The internet’s explosion fueled the rise of independent porn performers who could be directors, videographers, producers, actors, marketers, and full owners of their own work. And all it took was a laptop, a webcam, and an internet connection.
Another way the internet has made things more “efficient” is in its use of payment for sex. Cole argues that many of the pioneers of using financial technology online were people like Jen Peterson and Dave Miller, who were uploading nude images of themselves and telling stories about their sexual exploits online: 
After the passage of the Communications Decency Act of 1996, they and hundreds of other adult sites set up credit card memberships as an age verification method—and fans of Jen and Dave’s exploits could see their entire archives in one place, for a credit card payment of $10 every three months. They made $20,000 in their first three weeks.
Cole suggests that these early sex web pages “developed and popularized many of the financial technologies we now use and find indispensable: affiliate linking programs, site subscriptions, members-only content, online credit card transactions, and advertising models.”
And why wouldn’t that be the case? There are few things people—particularly men—have wanted more than unfettered access to sex, including the ability to see explicit content and meet potential willing partners, all while not having to submit to the prying eyes of others. The providers of such content could see the synergy offered by the internet right away and had every incentive to make it work better. 
Even things like “A/B testing” were pioneered by pornographers, she explains. This is where a “user in one zip code (or other demographics) would see one version of a category’s lead image or video titles, and their neighbor in the town over would see another. They’d take the one with the most click-throughs or conversions to a paid web site and roll that out to everyone.” Programs like Tinder have allowed people to participate (sometimes compulsively) in an explicit sexual marketplace, swiping left and right, choosing partners in the immediate vicinity, and then moving on to the next choice quickly. When it’s offered to them in this format, what else could people want as desperately?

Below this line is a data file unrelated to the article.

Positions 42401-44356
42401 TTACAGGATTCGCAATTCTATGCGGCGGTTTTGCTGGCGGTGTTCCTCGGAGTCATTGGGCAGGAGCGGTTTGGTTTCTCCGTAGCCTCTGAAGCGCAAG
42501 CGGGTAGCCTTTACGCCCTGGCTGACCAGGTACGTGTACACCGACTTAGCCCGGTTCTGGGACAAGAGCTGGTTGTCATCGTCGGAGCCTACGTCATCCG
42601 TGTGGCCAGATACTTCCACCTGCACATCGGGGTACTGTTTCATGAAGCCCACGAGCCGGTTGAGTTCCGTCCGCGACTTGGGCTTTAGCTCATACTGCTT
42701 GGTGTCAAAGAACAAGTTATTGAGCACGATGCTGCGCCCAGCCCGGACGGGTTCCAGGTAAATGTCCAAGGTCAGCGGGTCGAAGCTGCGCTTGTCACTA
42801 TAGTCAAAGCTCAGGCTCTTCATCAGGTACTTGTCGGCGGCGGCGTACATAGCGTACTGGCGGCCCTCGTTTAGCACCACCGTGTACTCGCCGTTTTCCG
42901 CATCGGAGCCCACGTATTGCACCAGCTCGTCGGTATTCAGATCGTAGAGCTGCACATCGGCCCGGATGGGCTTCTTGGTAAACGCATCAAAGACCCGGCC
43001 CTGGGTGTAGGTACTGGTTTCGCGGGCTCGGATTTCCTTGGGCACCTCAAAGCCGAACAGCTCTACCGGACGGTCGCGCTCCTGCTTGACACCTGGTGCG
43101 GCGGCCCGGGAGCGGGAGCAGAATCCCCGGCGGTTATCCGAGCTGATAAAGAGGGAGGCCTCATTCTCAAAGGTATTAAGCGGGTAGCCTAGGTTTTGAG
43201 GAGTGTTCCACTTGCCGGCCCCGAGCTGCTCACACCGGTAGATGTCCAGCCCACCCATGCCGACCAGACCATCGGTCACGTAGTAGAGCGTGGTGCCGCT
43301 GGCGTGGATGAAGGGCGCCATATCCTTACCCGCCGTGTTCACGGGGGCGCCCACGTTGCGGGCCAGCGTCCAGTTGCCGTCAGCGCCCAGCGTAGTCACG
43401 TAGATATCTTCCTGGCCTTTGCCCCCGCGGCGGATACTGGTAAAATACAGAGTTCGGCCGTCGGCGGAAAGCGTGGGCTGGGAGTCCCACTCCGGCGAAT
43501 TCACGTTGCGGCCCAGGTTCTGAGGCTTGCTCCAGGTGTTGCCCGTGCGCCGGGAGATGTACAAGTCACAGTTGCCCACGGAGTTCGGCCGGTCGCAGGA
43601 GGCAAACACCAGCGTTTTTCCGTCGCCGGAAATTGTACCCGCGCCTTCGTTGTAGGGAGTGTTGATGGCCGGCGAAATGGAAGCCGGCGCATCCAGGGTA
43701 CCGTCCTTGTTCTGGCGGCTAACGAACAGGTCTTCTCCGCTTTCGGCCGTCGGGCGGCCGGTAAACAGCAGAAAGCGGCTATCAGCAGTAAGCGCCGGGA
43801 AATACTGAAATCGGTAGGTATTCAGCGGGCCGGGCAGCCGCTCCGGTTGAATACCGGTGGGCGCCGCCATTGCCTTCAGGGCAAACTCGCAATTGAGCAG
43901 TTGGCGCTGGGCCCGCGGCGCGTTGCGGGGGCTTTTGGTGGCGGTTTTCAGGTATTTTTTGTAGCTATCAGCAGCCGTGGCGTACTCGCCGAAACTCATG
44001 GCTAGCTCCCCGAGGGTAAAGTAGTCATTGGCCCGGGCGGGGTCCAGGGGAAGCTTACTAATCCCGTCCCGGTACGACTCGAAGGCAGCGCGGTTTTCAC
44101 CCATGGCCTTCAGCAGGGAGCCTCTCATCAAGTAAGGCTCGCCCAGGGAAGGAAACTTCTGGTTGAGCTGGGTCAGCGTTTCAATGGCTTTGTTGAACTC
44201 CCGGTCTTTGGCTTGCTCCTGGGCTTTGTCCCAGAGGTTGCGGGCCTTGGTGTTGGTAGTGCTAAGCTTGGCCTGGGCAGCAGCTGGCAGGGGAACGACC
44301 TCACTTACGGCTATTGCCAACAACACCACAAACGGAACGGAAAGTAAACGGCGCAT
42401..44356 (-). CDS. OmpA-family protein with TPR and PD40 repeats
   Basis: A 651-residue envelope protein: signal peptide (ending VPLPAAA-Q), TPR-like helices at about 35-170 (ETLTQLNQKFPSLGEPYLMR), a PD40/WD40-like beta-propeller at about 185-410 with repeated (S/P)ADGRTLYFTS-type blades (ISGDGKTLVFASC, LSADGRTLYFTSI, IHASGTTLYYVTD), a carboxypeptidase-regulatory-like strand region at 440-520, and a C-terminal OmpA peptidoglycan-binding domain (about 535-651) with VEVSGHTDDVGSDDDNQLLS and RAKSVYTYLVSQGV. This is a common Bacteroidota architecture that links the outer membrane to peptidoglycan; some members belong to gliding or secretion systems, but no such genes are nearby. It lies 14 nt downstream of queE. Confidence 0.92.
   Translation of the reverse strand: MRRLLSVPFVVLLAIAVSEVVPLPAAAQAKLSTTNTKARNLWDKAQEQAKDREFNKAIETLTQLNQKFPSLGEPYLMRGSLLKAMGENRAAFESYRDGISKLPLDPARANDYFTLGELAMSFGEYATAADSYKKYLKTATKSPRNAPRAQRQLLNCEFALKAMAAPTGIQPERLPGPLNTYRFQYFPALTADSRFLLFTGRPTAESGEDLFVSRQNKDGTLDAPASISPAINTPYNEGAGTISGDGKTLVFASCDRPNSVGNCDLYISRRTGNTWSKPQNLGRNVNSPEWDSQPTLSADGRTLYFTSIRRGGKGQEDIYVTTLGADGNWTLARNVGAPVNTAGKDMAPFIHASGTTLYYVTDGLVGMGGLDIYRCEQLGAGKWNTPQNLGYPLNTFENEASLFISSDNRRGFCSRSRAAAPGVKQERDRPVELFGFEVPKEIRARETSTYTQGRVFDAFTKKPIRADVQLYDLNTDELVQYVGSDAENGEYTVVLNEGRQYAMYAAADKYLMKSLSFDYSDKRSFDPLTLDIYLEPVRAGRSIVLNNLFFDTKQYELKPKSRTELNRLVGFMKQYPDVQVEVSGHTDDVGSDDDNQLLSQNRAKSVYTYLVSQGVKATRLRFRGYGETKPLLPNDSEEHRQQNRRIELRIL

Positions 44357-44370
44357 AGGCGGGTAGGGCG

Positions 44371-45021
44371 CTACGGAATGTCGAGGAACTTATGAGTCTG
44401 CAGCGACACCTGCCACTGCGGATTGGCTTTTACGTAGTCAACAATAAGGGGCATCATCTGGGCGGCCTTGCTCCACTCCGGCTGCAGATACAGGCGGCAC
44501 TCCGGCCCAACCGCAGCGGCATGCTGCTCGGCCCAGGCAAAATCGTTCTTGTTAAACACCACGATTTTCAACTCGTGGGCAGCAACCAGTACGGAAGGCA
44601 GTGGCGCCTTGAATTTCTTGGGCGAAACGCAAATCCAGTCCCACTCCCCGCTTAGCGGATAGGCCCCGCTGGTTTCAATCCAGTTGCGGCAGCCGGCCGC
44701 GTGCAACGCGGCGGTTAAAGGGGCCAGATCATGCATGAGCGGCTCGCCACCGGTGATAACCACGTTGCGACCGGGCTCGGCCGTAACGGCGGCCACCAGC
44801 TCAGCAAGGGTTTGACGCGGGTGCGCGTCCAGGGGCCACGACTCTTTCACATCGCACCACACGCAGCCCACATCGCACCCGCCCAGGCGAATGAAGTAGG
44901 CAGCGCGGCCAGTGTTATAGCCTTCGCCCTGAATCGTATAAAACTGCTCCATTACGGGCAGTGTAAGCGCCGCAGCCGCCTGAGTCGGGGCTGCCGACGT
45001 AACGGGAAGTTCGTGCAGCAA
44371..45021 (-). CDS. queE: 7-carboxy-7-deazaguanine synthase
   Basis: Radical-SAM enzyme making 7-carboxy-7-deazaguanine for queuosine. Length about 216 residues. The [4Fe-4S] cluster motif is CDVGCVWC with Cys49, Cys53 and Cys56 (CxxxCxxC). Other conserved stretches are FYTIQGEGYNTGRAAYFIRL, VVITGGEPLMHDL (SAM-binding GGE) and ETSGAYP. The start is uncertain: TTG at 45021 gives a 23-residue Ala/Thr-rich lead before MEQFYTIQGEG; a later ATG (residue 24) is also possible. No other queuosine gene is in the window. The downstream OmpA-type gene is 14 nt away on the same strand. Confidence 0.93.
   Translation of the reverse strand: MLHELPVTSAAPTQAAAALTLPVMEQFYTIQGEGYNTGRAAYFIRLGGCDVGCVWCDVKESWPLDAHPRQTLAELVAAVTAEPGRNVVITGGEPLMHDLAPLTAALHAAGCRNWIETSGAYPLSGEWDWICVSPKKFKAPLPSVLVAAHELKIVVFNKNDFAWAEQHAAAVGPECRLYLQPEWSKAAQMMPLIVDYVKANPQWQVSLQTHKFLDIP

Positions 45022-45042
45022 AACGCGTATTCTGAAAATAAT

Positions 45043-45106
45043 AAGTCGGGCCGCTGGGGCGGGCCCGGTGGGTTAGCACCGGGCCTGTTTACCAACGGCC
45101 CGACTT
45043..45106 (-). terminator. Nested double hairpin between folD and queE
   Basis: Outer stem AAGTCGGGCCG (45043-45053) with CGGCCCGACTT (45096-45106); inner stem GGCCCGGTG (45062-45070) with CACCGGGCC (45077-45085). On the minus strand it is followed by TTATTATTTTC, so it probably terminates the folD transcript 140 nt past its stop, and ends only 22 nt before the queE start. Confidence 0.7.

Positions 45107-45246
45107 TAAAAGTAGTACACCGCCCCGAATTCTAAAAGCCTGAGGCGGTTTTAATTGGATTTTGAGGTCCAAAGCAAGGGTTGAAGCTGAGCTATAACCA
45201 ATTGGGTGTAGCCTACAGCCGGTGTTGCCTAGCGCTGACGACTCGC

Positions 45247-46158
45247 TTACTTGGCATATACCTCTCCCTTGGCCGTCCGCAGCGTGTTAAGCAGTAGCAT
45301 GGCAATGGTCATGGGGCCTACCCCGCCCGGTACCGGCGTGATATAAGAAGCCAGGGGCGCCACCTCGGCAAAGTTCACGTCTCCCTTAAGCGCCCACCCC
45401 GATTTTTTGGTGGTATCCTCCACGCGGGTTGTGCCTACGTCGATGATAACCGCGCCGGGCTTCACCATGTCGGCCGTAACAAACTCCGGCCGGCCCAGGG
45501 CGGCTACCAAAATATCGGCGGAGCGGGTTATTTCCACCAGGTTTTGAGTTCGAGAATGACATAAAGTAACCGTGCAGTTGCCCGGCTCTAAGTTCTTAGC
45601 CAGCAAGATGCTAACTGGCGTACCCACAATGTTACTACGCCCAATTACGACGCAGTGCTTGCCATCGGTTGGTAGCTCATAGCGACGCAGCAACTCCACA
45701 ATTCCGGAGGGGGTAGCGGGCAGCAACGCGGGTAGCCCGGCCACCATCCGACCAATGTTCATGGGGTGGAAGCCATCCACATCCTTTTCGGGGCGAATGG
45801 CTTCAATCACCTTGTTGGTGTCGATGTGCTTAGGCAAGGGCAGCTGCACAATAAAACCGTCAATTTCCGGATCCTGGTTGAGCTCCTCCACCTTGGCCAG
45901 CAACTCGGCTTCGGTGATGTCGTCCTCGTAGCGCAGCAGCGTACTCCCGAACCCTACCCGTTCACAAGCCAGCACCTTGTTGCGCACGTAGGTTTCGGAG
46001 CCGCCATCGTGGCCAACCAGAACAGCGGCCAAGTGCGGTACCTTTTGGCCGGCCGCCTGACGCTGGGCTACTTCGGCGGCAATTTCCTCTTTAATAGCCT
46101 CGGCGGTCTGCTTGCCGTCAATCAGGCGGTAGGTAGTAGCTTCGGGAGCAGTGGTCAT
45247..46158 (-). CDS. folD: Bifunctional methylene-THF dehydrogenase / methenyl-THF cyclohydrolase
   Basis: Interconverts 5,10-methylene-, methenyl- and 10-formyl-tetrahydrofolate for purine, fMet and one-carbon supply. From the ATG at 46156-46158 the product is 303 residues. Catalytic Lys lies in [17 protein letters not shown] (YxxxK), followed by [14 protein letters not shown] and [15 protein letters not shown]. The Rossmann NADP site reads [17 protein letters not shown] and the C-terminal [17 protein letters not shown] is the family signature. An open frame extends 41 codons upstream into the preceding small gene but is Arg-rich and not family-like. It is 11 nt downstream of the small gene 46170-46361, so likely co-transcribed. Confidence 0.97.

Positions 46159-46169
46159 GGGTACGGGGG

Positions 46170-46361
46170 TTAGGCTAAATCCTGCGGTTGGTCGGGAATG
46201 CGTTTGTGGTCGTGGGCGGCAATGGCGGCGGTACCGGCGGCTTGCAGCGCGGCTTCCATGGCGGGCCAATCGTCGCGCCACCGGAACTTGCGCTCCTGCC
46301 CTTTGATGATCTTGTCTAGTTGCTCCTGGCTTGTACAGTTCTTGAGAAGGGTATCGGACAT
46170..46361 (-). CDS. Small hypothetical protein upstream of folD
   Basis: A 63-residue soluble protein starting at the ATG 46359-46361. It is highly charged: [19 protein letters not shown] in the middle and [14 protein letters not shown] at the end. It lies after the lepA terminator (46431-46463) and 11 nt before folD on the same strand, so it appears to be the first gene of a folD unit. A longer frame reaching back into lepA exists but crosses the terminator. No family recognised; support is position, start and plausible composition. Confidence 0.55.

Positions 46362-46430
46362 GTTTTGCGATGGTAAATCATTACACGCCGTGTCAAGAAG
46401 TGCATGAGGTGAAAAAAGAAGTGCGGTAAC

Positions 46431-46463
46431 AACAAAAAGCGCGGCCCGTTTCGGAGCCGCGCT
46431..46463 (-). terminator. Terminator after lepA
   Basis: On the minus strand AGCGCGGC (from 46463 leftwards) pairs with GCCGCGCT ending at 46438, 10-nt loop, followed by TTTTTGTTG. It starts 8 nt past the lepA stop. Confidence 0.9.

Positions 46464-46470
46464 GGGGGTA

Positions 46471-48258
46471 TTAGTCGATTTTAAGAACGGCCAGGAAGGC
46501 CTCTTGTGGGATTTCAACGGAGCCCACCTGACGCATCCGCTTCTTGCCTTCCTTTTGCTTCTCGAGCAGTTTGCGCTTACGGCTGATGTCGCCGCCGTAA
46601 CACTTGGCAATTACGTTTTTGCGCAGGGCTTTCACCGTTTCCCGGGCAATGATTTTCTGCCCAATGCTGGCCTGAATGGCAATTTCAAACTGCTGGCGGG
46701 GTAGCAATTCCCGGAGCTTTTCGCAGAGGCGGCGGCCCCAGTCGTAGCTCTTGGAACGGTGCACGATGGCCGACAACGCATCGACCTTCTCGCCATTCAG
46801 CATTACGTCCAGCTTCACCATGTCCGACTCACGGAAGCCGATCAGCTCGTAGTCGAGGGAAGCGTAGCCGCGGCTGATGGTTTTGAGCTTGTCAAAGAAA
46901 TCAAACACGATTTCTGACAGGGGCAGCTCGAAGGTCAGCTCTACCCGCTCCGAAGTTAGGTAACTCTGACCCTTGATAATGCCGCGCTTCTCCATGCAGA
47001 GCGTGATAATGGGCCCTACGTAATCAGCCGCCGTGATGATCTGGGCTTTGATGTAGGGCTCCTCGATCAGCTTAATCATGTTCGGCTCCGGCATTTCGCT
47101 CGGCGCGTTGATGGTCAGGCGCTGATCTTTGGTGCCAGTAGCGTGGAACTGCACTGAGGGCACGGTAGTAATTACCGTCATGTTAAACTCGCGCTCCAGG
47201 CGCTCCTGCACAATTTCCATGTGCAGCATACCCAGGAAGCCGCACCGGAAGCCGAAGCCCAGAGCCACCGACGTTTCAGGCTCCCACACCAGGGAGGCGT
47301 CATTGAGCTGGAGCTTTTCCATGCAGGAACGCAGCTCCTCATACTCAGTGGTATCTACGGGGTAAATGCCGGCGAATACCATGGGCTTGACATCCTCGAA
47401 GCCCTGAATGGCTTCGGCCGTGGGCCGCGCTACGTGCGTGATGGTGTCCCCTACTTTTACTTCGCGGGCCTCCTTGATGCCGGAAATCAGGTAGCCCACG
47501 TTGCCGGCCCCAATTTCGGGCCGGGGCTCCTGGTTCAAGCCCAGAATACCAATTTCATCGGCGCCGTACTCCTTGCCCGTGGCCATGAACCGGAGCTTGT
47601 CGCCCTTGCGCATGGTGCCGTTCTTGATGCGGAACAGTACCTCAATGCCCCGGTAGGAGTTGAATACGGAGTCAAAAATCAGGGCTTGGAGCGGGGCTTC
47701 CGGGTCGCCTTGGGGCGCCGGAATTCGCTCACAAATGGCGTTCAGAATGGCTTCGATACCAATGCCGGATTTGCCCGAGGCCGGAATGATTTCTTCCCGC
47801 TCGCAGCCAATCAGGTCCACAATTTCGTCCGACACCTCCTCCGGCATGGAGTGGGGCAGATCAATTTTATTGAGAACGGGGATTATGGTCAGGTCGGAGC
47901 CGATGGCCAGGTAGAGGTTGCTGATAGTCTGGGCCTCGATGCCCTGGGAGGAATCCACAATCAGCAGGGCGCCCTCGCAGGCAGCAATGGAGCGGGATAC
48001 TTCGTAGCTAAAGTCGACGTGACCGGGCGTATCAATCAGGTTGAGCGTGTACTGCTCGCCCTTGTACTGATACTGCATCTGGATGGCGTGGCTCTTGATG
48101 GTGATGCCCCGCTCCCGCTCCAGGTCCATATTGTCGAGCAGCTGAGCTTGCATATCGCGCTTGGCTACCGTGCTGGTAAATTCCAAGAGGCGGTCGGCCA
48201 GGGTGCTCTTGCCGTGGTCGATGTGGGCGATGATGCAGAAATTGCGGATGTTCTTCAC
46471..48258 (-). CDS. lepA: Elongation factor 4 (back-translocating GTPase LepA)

But by enabling people to more easily find sexual partners without any kind emotional connection, the internet has also helped to undermine real relationships. These services have harmed women, in particular. While Cole thinks most of the internet-related developments (like personal webcams) have empowered women, they have actually served to alter the sexual marketplace and leave many women without reliable partners, let alone fathers for their children. Online pornography has chipped away relationships between the sexes, creating unrealistic expectations in men for how women should behave in the bedroom. And it has caused irreparable harm to children who, thanks to the internet, are viewing disturbing sexual imagery at younger and younger ages.
If Cole has any misgivings about these developments, they are simply that the internet hasn’t solved “systemic problems.” While she believes that the internet has empowered the people mainstream society believes are not sexy—by offering them the opportunities to broadcast their sexuality on webcams, for instance—“internet-based sex work” can still be exploitative for those not making enough money. Cole worries about pirated pornography and large companies pushing out smaller operators. But for someone who celebrates the commodification of people’s sexuality as just another individual choice, it is strange to be so concerned about limiting the forces of capitalism. Where did she think all of this was going?
Naomi Schaefer Riley is a senior fellow at the Independent Women’s Forum and a resident fellow at the American Enterprise Institute.